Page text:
Sky Jeremy Darroch on the digital Wild West: time for tech giants to experience the formal scrutiny or regulation of media companies

Opinion piece from Jeremy Darroch Group Chief Executive, Sky

Originally published in The Times on Tuesday 28 November 2017

Isleworth, United Kingdom, 30-Nov-2017 — /EuropaWire/ — Every day new headlines are written about inappropriate video appearing on YouTube, about fake news or Russian funded political ads on Facebook or the vile abuse poured out on Twitter. European policy makers recently went as far as calling the internet a “digital wild west” yet we seem no closer to any demonstrable change in attitude or approach from the tech giants to protect society from these harms.

With every new exposé these platforms promise to do more. They promise they will do better. Yet they continue to profit from what they publish and the cycle starts again. Policy makers bang the table. The media continue to expose wrongs. Society watches, at times, with disgust. The tech companies grow in value.

It is surely about time we asked why there is no regulation where there is the risk of such serious harm?

Not so many years ago, internet companies were small and pretty un-influential. Today they are publishing powerhouses and some of the largest companies on the planet with a reach and scale of financial resources far exceeding that of traditional media companies

Yet they experience none of the formal scrutiny or regulation of those companies.

For businesses like Sky, we are faced with one set of rules governing what we publish while global tech companies, whose content appears on many of the same screens or devices, take no responsibility for what is uploaded to their platforms and often only cursory responsibility for removing illegal content when informed of it.

While we all recognise the many benefits the internet brings only now is society waking up to the risks. That’s why it’s no longer good enough to say the internet is untouchable and beyond the norms that the rest of our society has to operate to.

The communications sector in which Sky operates is heavily regulated – we meet the responsibilities expected of businesses in our democratic society. We work within the boundaries of the law and employ the people and incur the costs to do so. If we break the rules, like any other business or individual, we are punished. Those are the rules of the game set by Parliament and it’s the environment that we have all competed in for decades. Compliance with rules is not a burden but a stamp of quality and trust.

But when paying taxes, employing people and complying with the law are competitive disadvantages, you know that you have a problem.

That is why I believe policy makers can tackle some of the challenges posed by the unregulated internet by adopting lessons from the world of television.

When it comes to broadcasting, regulation is seen as a valuable condition that guarantees to viewers and advertisers that content is safe and trustworthy. Broadcasters have to adhere to certain standards and are then judged on whether and how they met these standards. This is not the censorship that opponents to internet rules like to claim. Preserving freedom of expression is built into the rules.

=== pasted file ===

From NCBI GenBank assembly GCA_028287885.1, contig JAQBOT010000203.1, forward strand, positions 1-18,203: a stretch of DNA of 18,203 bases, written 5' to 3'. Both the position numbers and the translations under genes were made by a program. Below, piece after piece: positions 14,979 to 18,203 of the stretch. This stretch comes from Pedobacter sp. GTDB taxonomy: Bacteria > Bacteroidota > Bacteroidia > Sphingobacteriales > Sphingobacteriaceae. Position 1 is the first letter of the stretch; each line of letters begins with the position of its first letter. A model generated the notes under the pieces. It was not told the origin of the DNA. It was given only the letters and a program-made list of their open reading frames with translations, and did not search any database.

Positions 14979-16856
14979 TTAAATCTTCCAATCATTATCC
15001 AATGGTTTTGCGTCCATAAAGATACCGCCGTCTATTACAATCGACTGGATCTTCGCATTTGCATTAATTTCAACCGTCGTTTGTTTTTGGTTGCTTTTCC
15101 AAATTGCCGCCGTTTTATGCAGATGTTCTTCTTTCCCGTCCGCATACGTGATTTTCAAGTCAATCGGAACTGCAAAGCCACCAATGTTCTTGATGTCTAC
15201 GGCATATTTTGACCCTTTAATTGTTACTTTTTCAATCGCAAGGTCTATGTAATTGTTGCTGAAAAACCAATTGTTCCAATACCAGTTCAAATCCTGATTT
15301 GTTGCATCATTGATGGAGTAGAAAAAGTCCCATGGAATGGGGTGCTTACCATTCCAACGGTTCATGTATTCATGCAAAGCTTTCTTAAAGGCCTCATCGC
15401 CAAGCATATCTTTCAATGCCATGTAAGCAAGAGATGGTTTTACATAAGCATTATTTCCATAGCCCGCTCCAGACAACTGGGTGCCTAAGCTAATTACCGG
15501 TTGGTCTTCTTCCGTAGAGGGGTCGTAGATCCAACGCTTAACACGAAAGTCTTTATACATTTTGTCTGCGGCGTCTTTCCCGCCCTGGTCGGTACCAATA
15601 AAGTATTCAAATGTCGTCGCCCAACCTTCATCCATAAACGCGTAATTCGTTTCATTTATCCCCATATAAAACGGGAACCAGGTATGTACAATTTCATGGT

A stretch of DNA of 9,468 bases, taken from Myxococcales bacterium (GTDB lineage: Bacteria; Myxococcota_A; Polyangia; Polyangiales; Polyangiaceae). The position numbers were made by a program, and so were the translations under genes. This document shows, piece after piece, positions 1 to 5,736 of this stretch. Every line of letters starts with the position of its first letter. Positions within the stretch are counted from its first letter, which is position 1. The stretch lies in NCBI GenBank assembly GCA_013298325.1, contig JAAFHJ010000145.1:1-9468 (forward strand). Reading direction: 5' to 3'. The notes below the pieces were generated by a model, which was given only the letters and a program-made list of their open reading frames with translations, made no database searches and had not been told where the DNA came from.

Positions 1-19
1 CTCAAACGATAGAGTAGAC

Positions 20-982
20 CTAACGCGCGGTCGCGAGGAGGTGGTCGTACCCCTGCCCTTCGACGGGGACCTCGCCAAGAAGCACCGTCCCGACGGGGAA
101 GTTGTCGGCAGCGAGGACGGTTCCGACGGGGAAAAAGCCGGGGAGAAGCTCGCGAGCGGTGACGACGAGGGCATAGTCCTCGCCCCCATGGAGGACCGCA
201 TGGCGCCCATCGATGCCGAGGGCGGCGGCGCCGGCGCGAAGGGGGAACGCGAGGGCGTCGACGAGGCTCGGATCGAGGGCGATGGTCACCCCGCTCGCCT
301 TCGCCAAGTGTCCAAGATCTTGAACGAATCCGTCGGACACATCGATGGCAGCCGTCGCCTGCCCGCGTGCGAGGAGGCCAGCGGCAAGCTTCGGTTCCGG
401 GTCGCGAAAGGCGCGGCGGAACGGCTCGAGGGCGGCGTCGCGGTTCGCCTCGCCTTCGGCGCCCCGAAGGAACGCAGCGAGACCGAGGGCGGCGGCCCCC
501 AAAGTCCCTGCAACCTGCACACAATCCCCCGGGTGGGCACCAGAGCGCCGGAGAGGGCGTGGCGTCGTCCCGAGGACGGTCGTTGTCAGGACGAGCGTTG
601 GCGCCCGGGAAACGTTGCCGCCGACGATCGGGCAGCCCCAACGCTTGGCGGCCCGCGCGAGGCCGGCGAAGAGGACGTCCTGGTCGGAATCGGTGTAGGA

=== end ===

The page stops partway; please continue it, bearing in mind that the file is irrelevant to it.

Internet companies continue to claim that they have community standards to protect their users, but when it comes down to whether they enforce these standards, how much they invest in safety or whether harmful content is still on their platforms we only have their word for proof. They are subject to no oversight, no transparency and no accountability.

Continual examples of inappropriate content show that these companies should no longer be allowed to mark their own homework. Some type of rigorous, independent oversight must be put in place to make sure the tech giants are accountable for their promises.

I am not suggesting regulation of the internet, which is fraught with complexity and risks getting bogged down in a much larger debate, but simply and quickly establishing a set of principles of accountability that meet societal norms and can be put in place with oversight, in much the same way that Ofcom requires broadcasters to comply with principles governing the way content is made available on TV.

This would bring the same rigor to the internet that enables TV to be a safe and trusted space. A basic set of standards governing safety and privacy online, which would cover matters such as political advertising or marketing to children should surely be more than just an ambition.

Most business around the world have to play by a set of rules that meet society’s expectations. These same businesses ensure compliance or face sanctions – like not being able to market their services or face fines. Why should the tech companies be any different?

Policy makers have a choice; they can set an example and make the internet a safer more responsible place, rather than the wild west it has become, or they can continue to put online safety in the too hard basket.


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